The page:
Simien's ambition seems to have no limits, and I find that heartening. He seems to be emulating the big, gutsy ensemble satires that have never been the norm, but were much more frequent in the 70's and 90's. Spike Lee and Sidney Lumet were probably huge influences of his. He had so much to say that a single film barely contained it all. It seems like his stories and characters would've been better suited to a half hour dramedy on HBO, which I actually hope to see someday. The critical success of this small indie film could make that happen.

    For my peers hungry for more nuanced representation of millennial black men and women, I'm sure this film will excite and touch them. However, I was thrown off by the directorial choices made throughout. It's overtly parceled into neat sections, the staging is distractingly obtuse, and there's no visual coherence to the story. A lot of the humor falls flat, and other times it completely contradicts the goal of an overarching satirical tone. The major showdown at the blackface party feels anticlimactic and completely separate from the rest of the film. The real emotional climax for me was Sam's second film project, which was a much more honest project than her first. Her arc was my favorite part of the film by far.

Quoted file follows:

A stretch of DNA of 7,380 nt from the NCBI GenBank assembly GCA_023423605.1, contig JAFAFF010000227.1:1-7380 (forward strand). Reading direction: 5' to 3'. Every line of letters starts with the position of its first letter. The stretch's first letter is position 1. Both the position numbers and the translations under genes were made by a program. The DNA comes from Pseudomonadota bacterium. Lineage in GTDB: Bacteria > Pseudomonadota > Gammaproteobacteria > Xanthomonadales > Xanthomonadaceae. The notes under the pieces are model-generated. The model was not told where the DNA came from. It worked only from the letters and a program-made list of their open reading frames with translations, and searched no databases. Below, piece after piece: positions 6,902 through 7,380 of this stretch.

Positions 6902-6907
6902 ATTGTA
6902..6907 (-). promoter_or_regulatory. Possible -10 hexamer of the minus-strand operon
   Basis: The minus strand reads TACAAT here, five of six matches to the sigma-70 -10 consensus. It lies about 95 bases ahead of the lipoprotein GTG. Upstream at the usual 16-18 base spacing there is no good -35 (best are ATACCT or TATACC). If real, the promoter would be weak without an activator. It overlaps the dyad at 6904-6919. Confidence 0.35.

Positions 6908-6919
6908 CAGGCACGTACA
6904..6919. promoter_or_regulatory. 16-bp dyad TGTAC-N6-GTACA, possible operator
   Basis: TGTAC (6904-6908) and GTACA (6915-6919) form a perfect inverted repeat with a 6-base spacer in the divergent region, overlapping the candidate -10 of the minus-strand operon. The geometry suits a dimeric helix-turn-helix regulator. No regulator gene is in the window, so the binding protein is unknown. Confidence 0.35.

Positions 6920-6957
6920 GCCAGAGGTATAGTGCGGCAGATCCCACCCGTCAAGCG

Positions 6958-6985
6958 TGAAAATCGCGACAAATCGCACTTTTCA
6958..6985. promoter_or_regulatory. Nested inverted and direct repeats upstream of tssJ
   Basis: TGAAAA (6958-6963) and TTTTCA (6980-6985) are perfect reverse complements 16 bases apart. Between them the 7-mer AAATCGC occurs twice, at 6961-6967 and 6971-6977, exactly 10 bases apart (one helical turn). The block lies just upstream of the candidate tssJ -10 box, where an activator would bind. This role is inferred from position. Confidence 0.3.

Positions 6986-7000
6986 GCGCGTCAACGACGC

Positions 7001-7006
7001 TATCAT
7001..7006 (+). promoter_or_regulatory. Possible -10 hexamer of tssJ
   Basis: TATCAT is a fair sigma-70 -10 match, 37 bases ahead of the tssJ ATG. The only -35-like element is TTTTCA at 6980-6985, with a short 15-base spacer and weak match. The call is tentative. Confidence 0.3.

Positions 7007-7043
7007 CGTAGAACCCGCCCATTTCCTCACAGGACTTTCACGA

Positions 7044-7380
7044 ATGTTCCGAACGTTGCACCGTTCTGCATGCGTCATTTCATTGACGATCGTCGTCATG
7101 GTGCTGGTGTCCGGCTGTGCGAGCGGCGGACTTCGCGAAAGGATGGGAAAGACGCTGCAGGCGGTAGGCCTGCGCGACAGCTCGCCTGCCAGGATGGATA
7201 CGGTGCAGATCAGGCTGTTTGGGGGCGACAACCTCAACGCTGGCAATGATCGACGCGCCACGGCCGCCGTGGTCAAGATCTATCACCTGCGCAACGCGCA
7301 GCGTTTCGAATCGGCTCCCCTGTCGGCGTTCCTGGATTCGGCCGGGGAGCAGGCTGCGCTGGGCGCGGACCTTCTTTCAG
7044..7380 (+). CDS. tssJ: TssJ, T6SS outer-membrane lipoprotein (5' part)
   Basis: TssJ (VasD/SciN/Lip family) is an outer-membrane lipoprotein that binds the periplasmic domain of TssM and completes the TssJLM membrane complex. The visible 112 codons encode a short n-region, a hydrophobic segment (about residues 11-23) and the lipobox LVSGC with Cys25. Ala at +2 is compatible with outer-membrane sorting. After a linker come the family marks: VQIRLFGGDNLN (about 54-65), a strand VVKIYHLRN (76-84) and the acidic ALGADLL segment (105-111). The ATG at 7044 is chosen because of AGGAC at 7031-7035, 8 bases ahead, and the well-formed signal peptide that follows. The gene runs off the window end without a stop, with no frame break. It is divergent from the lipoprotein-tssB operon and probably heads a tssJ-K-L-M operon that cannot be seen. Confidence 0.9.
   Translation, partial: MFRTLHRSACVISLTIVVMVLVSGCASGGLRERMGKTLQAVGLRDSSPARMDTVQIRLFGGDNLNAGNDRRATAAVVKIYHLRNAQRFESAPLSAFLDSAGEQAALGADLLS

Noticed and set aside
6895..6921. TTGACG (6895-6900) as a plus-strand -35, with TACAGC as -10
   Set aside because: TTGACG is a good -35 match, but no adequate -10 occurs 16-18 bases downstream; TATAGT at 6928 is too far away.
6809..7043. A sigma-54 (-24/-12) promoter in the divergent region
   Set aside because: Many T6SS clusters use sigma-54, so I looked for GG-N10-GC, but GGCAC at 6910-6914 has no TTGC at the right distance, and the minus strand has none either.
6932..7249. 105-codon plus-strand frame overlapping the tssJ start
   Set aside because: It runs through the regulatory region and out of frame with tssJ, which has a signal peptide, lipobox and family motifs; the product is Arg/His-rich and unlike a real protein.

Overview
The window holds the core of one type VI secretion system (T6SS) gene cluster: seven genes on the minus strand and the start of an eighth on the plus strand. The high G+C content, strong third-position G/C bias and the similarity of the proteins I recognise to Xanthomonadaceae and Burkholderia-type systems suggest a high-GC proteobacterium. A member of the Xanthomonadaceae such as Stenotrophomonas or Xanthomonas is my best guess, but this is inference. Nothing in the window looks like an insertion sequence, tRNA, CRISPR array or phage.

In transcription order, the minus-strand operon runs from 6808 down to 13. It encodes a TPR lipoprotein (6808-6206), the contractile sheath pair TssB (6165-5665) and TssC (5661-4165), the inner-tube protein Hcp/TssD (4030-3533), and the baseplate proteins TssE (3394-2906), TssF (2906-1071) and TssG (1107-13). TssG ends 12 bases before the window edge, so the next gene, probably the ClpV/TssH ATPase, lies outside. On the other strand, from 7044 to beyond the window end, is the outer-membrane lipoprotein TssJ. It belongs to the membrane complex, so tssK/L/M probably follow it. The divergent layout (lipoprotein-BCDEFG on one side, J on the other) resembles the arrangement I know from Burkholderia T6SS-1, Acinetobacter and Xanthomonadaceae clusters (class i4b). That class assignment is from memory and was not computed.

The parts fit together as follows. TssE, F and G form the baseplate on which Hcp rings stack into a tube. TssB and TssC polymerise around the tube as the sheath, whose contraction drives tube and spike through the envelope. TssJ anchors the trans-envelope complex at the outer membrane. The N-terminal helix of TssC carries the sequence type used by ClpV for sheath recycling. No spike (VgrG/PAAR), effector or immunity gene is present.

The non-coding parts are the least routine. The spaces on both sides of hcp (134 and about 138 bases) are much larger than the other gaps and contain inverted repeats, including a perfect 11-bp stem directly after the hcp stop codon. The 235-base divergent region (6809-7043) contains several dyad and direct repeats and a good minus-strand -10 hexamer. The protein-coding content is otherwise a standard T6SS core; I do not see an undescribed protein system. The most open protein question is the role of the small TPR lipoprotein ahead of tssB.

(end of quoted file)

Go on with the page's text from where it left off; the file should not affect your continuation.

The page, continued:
I never fully settled into the visual aesthetic, which frequently took me out of the story and made me pay attention to Simien more than his carefully constructed characters. Otherwise, it's a stylish, smart, and necessary film. I'm rooting for it to do well. I think we need ambitious storytelling like this from black perspectives. They don’t all have to be perfect, but if they have as much heart and brains as Dear White People and are unafraid to speak the truth to an audience yearning to see themselves on screen, one day films like this will just be one of many to choose from. It's so topical and relevant to contemporary cultural debates that it will live on as a conversation starter for a long time.

  • ★★★½ review by davidehrlich on Letterboxd

    FINALLY, a movie made for *me.*

  • ★★★★ review by Jake Cole on Letterboxd